Reusable fruit bags



During my years of United Kingdom I must of consumed hundreds of plastic bags. Everything is packaged in plastic bags of variety of sizes and it does not cost any extra. In Finland  you have to pay extra 10 cents for a bag in the supermarket, but not for the fruit bags. Some supermarkets are offering bio fruit bags and the reusable fruit bags. We have opted these ones, because I started getting frustrated how many plastic bags were being cumulated in our kitchen cupboard to store ‘possible use’. So we have now bought a collection of the Red Cross reusable fruit bags. Link for more information below: . Bags would be easy also to sow at home, if you have got the skills and materials.

According to Red Cross if one in four Finns would use these bags in Finland we could save millions of plastic bags. Think how much if everyone in the world would be using them! Lets start a revolution!

We have the bags usually on the side pocket of my rucksack, so I will always have them with me. I do the food shopping in our household and we do by lots of veggies each week, especially here in Barcelona. Cherries are my current favourites and snacks! Photos are from yesterday when I found a organic green grocers from Hostafrancs Sense Intermediaris ( Slightly more expensive than our local green grocers and no bio waste or reusable fruit bags… Maybe they should learn something from Finland!






Reusable nappies

When we found out that I was pregnant we has no hesitation about what kind of nappies we will be buying – reusable nappies. Learning about reusable nappies was a steep learning curve. My close friend and internet were my best teachers.

First time we used the usable nappies in the hospital. Now our baby is six months old and we have used about 60 disposable Pampers and Muumi-nappies in his lifetime. By the way Muumi-nappies are produced in Finland in a family owned company, so that is why we have used them. Pampers and all other disposable nappies, which we got as a gift I gave away.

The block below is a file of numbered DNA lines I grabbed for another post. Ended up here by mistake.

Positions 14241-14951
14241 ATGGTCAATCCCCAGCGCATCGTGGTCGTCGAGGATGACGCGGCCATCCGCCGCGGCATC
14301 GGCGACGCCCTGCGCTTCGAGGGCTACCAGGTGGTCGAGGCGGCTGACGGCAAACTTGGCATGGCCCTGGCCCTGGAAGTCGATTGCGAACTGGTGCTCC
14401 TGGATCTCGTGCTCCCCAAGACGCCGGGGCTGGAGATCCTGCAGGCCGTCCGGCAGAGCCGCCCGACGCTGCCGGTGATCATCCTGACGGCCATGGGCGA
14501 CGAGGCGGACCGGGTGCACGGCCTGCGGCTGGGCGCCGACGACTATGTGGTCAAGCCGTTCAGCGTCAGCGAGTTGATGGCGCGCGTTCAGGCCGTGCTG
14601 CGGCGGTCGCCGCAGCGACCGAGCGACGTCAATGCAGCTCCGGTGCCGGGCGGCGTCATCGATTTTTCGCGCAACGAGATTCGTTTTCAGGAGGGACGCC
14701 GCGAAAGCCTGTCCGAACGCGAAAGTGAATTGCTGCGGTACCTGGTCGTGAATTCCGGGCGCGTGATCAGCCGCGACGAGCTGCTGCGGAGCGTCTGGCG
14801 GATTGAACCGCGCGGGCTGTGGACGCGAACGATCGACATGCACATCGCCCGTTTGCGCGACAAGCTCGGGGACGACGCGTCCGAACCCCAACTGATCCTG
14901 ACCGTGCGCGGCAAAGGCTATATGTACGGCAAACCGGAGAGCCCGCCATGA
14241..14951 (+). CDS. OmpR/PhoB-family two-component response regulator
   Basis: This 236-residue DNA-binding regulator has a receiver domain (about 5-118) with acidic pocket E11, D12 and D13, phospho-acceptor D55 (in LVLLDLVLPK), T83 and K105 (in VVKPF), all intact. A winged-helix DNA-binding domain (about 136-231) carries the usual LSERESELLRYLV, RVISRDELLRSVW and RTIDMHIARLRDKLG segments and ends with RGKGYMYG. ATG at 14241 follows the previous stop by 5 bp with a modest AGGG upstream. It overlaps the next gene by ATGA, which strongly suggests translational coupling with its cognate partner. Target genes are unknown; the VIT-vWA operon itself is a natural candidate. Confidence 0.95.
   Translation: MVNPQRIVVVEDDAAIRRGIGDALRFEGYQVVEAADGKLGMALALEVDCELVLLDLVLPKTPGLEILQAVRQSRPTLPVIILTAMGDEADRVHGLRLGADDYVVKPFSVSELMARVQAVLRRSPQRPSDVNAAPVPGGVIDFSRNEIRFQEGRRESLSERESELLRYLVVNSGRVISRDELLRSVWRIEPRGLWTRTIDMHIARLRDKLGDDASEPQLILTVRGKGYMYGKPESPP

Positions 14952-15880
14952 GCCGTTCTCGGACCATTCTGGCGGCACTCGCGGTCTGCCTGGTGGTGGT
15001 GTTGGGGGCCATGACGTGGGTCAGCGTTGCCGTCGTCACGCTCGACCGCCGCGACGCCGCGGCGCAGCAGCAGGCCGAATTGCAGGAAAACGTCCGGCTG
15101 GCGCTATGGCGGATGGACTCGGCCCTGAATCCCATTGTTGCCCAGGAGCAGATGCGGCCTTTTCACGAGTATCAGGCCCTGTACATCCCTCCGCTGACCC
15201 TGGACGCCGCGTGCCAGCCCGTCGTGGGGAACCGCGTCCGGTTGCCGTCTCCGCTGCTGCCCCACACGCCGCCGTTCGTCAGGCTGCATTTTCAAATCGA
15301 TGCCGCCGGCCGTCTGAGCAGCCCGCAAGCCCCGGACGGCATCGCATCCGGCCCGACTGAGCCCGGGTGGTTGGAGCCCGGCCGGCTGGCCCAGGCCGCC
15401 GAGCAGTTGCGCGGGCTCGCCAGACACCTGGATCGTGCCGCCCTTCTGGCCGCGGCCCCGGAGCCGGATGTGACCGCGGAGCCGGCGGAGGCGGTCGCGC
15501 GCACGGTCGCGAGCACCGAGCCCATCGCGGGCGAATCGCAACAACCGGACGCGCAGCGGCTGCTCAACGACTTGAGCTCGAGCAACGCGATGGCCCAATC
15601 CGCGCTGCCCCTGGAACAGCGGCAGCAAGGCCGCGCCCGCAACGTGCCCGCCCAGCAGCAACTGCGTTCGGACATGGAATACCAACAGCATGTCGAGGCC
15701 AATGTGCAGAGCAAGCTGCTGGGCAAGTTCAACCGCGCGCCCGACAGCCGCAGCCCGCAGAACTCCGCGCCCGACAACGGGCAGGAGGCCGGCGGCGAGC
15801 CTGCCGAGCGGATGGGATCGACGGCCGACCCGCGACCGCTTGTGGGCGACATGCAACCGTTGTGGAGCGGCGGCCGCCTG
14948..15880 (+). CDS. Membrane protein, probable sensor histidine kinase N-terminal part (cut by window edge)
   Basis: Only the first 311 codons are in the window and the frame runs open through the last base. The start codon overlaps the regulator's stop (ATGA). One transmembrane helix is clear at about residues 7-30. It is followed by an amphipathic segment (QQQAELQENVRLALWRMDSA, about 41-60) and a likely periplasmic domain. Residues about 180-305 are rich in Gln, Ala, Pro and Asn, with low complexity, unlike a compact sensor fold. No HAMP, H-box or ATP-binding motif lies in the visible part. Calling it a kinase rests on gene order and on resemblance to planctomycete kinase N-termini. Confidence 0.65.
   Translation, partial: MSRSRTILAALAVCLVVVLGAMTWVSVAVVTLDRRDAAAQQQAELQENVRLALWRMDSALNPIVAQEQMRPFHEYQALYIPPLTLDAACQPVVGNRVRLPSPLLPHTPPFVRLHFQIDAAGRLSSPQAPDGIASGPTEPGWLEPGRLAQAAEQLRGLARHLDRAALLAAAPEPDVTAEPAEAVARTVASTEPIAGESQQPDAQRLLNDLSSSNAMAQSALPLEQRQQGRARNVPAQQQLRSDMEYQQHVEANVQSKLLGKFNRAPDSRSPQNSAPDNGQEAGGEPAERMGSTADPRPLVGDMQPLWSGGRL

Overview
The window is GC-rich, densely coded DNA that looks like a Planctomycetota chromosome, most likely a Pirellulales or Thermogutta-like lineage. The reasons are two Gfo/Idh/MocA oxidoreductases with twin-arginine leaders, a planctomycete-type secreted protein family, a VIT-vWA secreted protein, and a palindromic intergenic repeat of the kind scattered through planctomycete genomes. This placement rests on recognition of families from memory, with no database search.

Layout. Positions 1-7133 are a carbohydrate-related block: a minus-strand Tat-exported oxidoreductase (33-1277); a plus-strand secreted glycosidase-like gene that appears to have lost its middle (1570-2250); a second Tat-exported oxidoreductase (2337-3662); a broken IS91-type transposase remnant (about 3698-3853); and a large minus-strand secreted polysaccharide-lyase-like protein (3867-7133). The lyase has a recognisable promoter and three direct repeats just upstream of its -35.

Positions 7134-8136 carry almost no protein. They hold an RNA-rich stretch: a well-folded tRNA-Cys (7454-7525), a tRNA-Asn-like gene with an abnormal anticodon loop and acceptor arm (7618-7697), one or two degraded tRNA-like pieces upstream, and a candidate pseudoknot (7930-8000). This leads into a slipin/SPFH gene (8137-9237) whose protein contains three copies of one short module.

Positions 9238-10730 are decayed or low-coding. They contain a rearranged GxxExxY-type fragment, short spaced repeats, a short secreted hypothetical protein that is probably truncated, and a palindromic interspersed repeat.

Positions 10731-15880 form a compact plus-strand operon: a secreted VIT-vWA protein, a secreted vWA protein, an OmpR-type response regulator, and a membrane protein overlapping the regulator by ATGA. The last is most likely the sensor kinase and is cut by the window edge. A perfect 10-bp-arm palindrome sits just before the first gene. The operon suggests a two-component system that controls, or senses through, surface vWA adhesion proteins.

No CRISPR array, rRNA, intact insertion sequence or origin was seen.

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To be honest I have turned into a passionate reusable nappy promoter, buyer and user. I even joined the Kestovaippayhdistys. Through my interests I learned that using disposable nappies you produce about 1.5 tonnes of waste per child (newborn to 2.5 year old). In Finland mixed waste is burned but this does not diminish the amount of resources and fumes produced. Some fathers have been especially interested of the money saved, especially for a newborn when you could be changing nappies every five minutes.

I have bought most of our nappies used, which has saved us a lot of money. Let alone how much money we will be saving by using these nappies to our next children. In our household my partner is in charge of the laundry operations and also of most of the nappy changing, when he is at home. I am very lucky!

When we drove across the Europe we brought along the reusable nappies, but used disposable ones on our week long trip. It would have been impossible to storage used nappies for a whole week.

We brought with us around 40 nappies, since we wanted to bring variety of sizes and brands to our trip. Baby will be growing from four months old baby to a eight month old one during our European adventure. I was quit convinced that I would not be able to find any reusable nappies in Barcelona, but I was wrong! I was able to find a shop called De Tela in Gracia, which I did buy few Blueberry Capri covers and Finnish Woolhour pants. Highly recommended!





Zero Waste – a dream?


My dream would be able to produce ‘zero waste’. Unfortunately I think it will be impossible for us since we live in Oulu, Finland. There are very limited number of shops where you would be able to buy non-packaged food items and due to the northern climate we will be also unable have a continuous supply of home grown veggies and fruits. Luckily we are living for the summer in Barcelona due to my partner is doing a summer internship here. Perfect opportunity to try to reduce our waste!

In this blog I will follow up the reduction of waste in our household, which includes me, my partner and six months of old baby, give our tips on reuse-recycle and take photos each week of our waste. Weekends we usually travel and sleep in our van. It is a challenge to have enough food and drink in addition to keep it cool when temperature inside the van could be +40 degrees celsius. But I will return to the #vanlife – subject in more detail later.